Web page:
My theory, which is in no way related to actual experience, also postulates that humor can be amazingly effective at begging the question* of whether oppressive structures/beliefs make sense. For example, let’s consider this enjoyable piece by Bill Maher, a man who I’ve lovingly come to consider the most pathologically misogynist dude in all of comedy, and maybe all the world:

Is it actually true that women talk more than men? Is it bad to talk? Is it good to want everyone to “shut the hell up?” Is it true that women ask their male partners to check in more than men ask their female partners to do so? Is it true that a relationship where people check in with each other regularly is problematic? Does the phrase “pussywhipped” represent an actual undesirable condition, or is it a way of shaming men who respect their female partners into ignoring the desires of their partner and doing what other men want them to do instead? Bill Maher doesn’t care! Men are good! Women are annoying! Yay, comedy!

According to the logic of my wild-eyed speculation, it seems that actually, resisting dominant ideas about what is considered funny and creating a counternarrative about such things would be an extremely important aspect of building effective liberation movements for oppressed groups.

It would also seem that silencing this counternarrative would be an essential task for those invested in maintaining existing structures of domination.

Oh, there I go again. Taking everything so seriously!

*A very boring point: I know a lot of people misuse the phrase “begging a question.” This may lead some readers to be confused when they read this sentence. Here’s an explanation of the correct usage.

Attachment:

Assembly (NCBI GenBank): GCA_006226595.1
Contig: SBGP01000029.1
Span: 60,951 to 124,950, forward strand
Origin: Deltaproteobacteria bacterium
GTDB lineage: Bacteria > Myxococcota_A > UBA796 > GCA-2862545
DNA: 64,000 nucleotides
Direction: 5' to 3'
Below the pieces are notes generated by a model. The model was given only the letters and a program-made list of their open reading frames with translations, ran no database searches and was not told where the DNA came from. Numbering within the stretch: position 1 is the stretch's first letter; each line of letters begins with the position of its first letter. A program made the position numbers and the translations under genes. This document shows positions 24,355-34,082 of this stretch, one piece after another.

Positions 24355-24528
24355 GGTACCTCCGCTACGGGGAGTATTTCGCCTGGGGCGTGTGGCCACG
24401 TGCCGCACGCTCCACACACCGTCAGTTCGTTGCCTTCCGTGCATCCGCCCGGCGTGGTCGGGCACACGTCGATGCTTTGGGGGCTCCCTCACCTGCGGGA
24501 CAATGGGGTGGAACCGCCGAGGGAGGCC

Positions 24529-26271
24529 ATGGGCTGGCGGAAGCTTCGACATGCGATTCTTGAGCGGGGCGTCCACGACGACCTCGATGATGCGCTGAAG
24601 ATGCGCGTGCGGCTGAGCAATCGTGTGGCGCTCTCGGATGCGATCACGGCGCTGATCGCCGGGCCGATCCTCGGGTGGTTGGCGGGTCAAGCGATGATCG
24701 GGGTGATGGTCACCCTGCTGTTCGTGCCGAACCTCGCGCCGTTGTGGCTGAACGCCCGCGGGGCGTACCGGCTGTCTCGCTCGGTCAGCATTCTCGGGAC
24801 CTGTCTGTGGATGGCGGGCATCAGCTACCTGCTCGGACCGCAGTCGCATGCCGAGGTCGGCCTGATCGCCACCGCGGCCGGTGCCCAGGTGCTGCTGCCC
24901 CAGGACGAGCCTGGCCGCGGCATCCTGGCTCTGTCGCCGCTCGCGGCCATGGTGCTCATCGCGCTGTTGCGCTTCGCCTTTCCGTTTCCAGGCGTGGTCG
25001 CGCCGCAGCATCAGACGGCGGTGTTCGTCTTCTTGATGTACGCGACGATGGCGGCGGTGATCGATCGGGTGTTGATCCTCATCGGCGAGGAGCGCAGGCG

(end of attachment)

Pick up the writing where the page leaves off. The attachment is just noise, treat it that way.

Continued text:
One Response to “I Cannot Take A Joke! It Is Because I Lack a Sense of Humor!”

  1. chryckie said

    They always say there’s a little truth behind every joke. 🙂

    To get serious *pushes glasses back*, Maher had to use “shut the hell up!” because he couldn’t make an argument. He could only display emotion, and hope that by him showing how he reacts to people(women) talking too much, the audience would relate to this frustration.

    A kid makes a poop joke, a teenager makes a pussy joke, an adult makes a government joke. All of them aren’t signs of truth, but signs of the person’s current coping mechanisms. Do you tell a kid that “You farted!” isn’t funny? Perhaps.

    “Son, a kid farts because they need to poop. Next time, say, ‘You should go poop.’ They’ll thank you for it.”

    “Son, having a small penis isn’t really that big of a deal. The number one factor for a women is ‘Being comfortable with their partner’, and you don’t need a big penis for that.”

    Should you tell them as they’re telling the joke? No! You’ll shatter their ego, and the message will be lost over the sound of the shatter. Remember, the poop joke was an attempt to make people laugh and gain some confidence! They aren’t expecting a good talking-to. Not laughing is sort of the same thing. (It’s like sneezing without a “bless you”, or a hanging high-five, or an open-bracket that never gets closed.

    Tell Mr. Maher after he’s out of the spotlight that some men love their women enough to be pussy whipped. It beats not having her around, that’s for sure.